ILO Conventions on child labour
Part of: GS Prelims and Mains II – Social/Child issue; International Organizations and Conventions
All 187 countries that are members of the UN International Labour Organization (ILO) have now ratified a convention No. 182 to protect children from the worst forms of child labour, including slavery, prostitution and trafficking. The Pacific island nation Tonga became the final country to ratify the treaty.
The two ILO Conventions on child labour are Convention No.138 on Minimum Age and Convention No. 182 on the Worst Forms of Child Labour.
- The aim of ILO Convention No.138 on the minimum age is the effective abolition of child labour by requiring countries to: 1) establish a minimum age for entry into work or employment; and 2) establish national policies for the elimination of child labour.
- The Recommendation No. 146 which accompanies Convention No. 138, stresses that national policies and plans should provide for: poverty alleviation and the promotion of decent jobs for adults, so that parents do not need to resort to child labour; free and compulsory education and provision of vocational training; extension of social security and systems for birth registration; and appropriate facilities for the protection of children, and adolescents who work.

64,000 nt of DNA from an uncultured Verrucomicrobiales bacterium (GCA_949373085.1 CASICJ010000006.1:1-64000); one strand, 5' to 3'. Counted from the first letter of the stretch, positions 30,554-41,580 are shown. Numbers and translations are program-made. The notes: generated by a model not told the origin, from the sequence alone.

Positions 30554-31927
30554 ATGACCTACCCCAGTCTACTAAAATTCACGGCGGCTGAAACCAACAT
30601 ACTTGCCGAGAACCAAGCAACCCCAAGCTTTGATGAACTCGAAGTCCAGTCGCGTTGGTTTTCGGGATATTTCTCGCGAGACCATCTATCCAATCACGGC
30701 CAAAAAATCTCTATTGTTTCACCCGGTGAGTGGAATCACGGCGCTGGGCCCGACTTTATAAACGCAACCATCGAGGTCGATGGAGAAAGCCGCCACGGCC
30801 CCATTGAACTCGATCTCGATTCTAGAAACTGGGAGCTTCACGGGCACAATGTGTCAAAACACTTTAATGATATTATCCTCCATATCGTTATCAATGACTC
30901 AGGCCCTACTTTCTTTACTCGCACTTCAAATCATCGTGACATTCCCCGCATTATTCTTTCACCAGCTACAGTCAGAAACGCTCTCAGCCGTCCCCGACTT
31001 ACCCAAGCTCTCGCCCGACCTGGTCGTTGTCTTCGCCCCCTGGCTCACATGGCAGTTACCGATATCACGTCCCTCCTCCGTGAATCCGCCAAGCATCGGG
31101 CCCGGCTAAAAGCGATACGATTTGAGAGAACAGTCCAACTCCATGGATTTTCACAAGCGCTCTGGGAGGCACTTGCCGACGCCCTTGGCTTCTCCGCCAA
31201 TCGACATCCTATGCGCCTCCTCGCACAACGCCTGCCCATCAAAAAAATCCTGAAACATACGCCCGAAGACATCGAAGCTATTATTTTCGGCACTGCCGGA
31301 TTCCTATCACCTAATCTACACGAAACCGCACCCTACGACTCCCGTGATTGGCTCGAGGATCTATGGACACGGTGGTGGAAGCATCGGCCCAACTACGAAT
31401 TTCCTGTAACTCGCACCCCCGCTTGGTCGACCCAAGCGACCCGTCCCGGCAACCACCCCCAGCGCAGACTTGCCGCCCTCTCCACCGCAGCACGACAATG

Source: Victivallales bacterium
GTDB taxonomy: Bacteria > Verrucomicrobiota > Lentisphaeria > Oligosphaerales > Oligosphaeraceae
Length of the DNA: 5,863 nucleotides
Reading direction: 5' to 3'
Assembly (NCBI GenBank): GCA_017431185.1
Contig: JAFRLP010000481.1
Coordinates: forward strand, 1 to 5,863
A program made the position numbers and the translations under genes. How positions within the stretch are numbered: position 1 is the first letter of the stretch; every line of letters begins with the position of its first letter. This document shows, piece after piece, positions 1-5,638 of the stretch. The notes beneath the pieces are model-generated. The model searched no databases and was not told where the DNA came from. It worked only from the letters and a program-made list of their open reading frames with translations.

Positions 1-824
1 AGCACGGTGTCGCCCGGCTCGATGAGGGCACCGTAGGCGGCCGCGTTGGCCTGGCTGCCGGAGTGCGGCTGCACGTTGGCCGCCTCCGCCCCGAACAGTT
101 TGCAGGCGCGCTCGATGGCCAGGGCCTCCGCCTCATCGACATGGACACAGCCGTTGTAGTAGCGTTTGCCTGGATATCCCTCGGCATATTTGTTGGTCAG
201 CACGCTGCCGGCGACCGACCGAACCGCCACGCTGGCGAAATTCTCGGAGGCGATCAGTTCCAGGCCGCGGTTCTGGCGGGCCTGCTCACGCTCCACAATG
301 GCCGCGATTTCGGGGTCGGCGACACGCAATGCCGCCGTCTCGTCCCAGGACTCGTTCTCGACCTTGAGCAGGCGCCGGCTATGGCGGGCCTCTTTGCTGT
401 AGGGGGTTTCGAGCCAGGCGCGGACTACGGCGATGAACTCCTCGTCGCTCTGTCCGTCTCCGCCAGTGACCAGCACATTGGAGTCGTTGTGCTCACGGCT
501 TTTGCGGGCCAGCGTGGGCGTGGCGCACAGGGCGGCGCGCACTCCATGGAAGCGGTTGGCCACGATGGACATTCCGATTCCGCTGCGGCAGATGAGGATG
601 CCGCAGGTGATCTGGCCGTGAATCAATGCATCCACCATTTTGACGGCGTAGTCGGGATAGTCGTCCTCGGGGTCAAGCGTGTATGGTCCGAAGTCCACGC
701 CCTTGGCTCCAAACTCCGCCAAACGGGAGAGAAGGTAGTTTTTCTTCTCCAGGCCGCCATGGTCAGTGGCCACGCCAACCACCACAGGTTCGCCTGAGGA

- Convention No. 182 requires countries to take ratifying countries to take immediate, effective and time-bound measures to eliminate the worst forms of child labour as a matter of urgency.
- The Recommendation No. 190 , which accompanies Convention No. 182, recommends that any definition of “hazardous work” should include: work which exposes children to physical, psychological or sexual abuse; work underground, underwater, at dangerous heights or in confined spaces; work with dangerous machinery, equipment and tools or carrying heavy loads; exposure to hazardous substances, agents or processes, or to temperatures, noise levels or vibrations damaging to health; work for long hours, night work, and unreasonable confinement to the premises of the employer.
These Conventions have been ratified by India
- Core Conventions of the ILO: – The eight Core Conventions of the ILO (also called fundamental/human rights conventions) are:
- Forced Labour Convention (No. 29)
- Abolition of Forced Labour Convention (No.105)
- Equal Remuneration Convention (No.100)
- Discrimination (Employment Occupation) Convention (No.111)
- Minimum Age Convention (No.138)
- Worst forms of Child Labour Convention (No.182)
These Conventions have not been ratified by India
- Freedom of Association and Protection of Right to Organised Convention (No.87)
- Right to Organise and Collective Bargaining Convention (No.98)